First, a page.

I cannot help but feel that there is something ridiculous about being this kind of a democract, and I must confess to having a sneaking sympathy for those of our young radicals who also find it ridiculous. The absurdity is the absurdity of idoaltry - of taking the symbolic for the real, the means for the end. The purpose of democracy cannot possibly be the endless functioning of its own political machinery. The purpose of any political regime is to achive some version of the good life and the good society. It is not at all difficult to imagine a perfectly funcitioning democracy which answers all questions except one - namely, why should anyone of intelligence and spirit care a fig for it?

There is, however, an older idea of democracy - one which was fairly common until the beginning of this century - for which the conception of the quality of public life is absolutely crucial.
The idea starts from the proposition that democracy is a form of self-government, and that if you want it to be a meritorious policy, you have to care about what kind of people govern it. Indeed, it puts the matter more strongly and delcares that if you want self-government, you are only entitled to it if that "self" is worthy of governing. There is no inherent right to self-government if it means that such government is vicious, mean, squalid, and debased. Only a dogmatist and a fanatic, an idolater of the democratic machinery, could approve of self-government under such conditions.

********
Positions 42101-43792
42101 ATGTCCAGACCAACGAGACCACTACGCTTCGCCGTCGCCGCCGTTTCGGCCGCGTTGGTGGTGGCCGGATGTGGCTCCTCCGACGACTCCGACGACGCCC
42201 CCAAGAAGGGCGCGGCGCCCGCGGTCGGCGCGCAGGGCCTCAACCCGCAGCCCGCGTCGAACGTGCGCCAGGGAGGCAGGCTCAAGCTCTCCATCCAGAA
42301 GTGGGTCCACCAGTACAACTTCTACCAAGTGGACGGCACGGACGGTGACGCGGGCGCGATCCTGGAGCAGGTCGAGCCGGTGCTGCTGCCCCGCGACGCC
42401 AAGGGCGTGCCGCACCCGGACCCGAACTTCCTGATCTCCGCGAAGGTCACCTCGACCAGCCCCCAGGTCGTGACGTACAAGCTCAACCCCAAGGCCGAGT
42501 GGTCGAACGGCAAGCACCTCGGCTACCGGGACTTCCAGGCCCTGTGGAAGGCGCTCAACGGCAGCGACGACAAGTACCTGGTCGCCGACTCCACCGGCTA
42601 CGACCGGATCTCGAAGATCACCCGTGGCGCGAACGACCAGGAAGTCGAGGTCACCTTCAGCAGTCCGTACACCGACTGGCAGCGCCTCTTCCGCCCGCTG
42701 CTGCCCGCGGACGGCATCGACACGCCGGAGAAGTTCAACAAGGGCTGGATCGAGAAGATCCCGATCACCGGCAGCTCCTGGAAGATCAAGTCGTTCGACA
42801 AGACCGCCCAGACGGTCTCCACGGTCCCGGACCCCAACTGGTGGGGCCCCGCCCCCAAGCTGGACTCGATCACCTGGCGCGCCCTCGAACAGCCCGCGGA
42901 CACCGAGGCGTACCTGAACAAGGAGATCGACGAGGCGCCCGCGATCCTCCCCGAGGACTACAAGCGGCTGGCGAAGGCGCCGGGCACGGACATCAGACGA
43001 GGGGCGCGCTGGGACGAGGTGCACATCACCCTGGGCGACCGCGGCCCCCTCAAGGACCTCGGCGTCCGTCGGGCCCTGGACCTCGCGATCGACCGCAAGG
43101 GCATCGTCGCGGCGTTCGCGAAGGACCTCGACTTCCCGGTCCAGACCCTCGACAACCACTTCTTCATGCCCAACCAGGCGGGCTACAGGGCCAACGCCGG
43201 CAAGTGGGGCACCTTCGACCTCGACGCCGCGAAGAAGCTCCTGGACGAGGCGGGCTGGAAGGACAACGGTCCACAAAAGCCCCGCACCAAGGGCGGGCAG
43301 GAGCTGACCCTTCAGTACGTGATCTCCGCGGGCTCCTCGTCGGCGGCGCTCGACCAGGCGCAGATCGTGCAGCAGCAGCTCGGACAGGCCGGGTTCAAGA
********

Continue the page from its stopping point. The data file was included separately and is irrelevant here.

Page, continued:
And because the desirability of self-government depends on the chracter of the people who govern, the older idea of democracy was very solicitous of the condition of this character. It was solicitous of the individual self, and felt an obligation to educate it into what used to be called "republican virtue". And it was solicitous of that collective sekf which we called public opinion and which, in a democracy, governs us collectively. Perhaps in some respects it was never oversolictitous - that would not be suprising. But
the main thing is that it cared, cared not merely about the machibery of democracy but about the qaulity of life that this machinery might generate.

more plummeting poll numbers for Bush...

Quack, quack...

Approval of Bush's handling of Iraq, which had been hovering in the low- to mid-40s most of the year, dipped to 38 percent.

Bush's overall job approval was at 42 percent, with 55 percent disapproving.

The portion of people who consider Bush honest has dropped slightly from January, when 53 percent described him that way while 45 percent did not. Now, people are just about evenly split on that issue — with 48 percent saying he's honest and 50 percent saying he's not.

The drop in the number of people who see Bush as honest was strongest among middle-aged Americans as well as suburban women, a key voting group in the 2004 election. A further erosion of trust could make it tougher for Bush to win support for his policies in Congress and internationally.

Thursday, August 04, 2005

New Yorker article on Bush's new GSAVE policy

Funny how Republican's and the administration openly mocked John Kerry's assertion during the campaign that winning the War on Terror would take more than just military might. Now Bush has all but admitted that his adminstration's big stick approach has been a colossal failure.